With such instantaneous effects, it comes as little surprise that someone trying heroin would want to experience those sensations repeatedly, especially if they are struggling with stress or behavioral disorders like depression, anxiety, or post-traumatic stress disorder.
But among the many problems this causes is drug tolerance, one of the long-term effects of heroin use. With every shot of heroin, the brain is overwhelmed, but the constant activation of the opioid receptors becomes the new normal. The central nervous system responds less and less to the same amount of heroin, compelling users to take more of the drug or to try mixing it with other substances because they are afraid they’ll never feel the warmth and happiness again (words used by another former heroin user in the Vice article). As the consumption of heroin increases, so does the dependence on the drug. While tolerance is not addiction, it is a big step toward a full-fledged psychological dependence on heroin and long-term development of continual heroin use.
Drug tolerance is not merely wanting more heroin or any drug. It refers to specific changes in the brain chemistry caused by constant heroin intake rewriting the physical structure of the brain. These changes can remain for a lifetime even if the heroin use is permanently discontinued. Inside the brain is white matter, nerve fibers, and nerve cells that act as a “subway,” connecting different regions of the brain and allowing for the instantaneous transmission of chemical and electrical signals. Heroin use, as well as the use of other drugs, “has been associated with disrupted brain white matter,” according to Brain Research.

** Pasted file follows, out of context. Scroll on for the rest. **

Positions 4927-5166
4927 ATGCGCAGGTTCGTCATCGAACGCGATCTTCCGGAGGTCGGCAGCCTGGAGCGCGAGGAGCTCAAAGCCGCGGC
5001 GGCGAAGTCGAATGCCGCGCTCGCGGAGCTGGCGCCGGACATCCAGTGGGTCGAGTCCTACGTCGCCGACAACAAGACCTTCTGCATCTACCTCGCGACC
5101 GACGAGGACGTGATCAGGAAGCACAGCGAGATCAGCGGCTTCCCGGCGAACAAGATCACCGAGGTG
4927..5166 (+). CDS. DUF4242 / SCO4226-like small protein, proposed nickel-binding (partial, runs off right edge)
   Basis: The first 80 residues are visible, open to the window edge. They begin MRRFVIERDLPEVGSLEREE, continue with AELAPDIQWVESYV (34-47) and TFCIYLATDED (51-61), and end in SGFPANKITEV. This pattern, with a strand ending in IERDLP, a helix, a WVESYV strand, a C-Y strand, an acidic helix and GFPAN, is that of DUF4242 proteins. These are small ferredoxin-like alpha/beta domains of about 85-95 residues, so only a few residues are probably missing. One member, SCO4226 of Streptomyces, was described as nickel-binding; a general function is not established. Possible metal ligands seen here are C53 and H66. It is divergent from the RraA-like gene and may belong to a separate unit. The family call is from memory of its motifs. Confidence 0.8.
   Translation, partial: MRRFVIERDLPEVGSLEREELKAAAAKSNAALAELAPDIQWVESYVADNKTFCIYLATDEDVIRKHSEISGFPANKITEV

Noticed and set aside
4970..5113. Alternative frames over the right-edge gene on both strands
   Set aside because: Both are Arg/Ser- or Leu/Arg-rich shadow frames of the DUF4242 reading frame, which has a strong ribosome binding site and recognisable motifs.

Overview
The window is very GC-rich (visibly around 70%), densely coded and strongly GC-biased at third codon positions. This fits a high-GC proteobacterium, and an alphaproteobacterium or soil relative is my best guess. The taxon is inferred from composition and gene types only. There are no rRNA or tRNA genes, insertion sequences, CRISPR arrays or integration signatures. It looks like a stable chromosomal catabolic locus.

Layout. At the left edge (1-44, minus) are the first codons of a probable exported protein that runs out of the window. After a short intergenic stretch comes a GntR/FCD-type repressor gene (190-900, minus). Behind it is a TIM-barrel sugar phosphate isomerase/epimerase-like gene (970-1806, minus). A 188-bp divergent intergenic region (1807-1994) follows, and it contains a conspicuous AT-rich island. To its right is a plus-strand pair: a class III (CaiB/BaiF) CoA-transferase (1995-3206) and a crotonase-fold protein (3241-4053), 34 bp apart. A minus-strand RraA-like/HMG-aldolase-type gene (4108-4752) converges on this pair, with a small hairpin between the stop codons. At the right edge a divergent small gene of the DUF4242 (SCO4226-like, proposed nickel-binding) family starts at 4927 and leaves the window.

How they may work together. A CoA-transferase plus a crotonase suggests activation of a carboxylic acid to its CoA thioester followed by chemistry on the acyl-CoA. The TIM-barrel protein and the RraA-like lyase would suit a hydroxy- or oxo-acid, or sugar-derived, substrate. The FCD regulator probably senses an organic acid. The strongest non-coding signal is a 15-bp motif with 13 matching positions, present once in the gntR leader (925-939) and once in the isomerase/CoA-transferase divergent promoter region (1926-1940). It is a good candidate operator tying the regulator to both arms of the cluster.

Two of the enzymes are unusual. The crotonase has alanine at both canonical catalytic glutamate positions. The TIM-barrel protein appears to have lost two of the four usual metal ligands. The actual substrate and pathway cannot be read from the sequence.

Also inside the brain is gray matter, located in the areas of the brain responsible for muscle movement, behavior, speech, sight, hearing, emotions, and decision-making. The Drug and Alcohol Dependence journal noted that the brains of heroin users showed reduced density of gray matter in the frontal cortex, which is where information is stored for comprehension, memory, and critical thinking and evaluation.
The Nature Reviews Neuroscience journal explains that heroin is so potent that it doesn’t just overwhelm the opioid receptors in the brain; it destroys the gray and white matter in the brain. In the long-term, the structure, functioning, and physiology of the brain is gradually eroded, causing long-lasting damage to multiple physical and psychological systems. Of course, users are not aware of this. All they know is that the second and third hits of heroin don’t make them feel as warm and good as the first did, so they inject themselves again and again. But the opioid receptors cannot respond the way they initially did, and the brain continues to buckle under the flood of more heroin.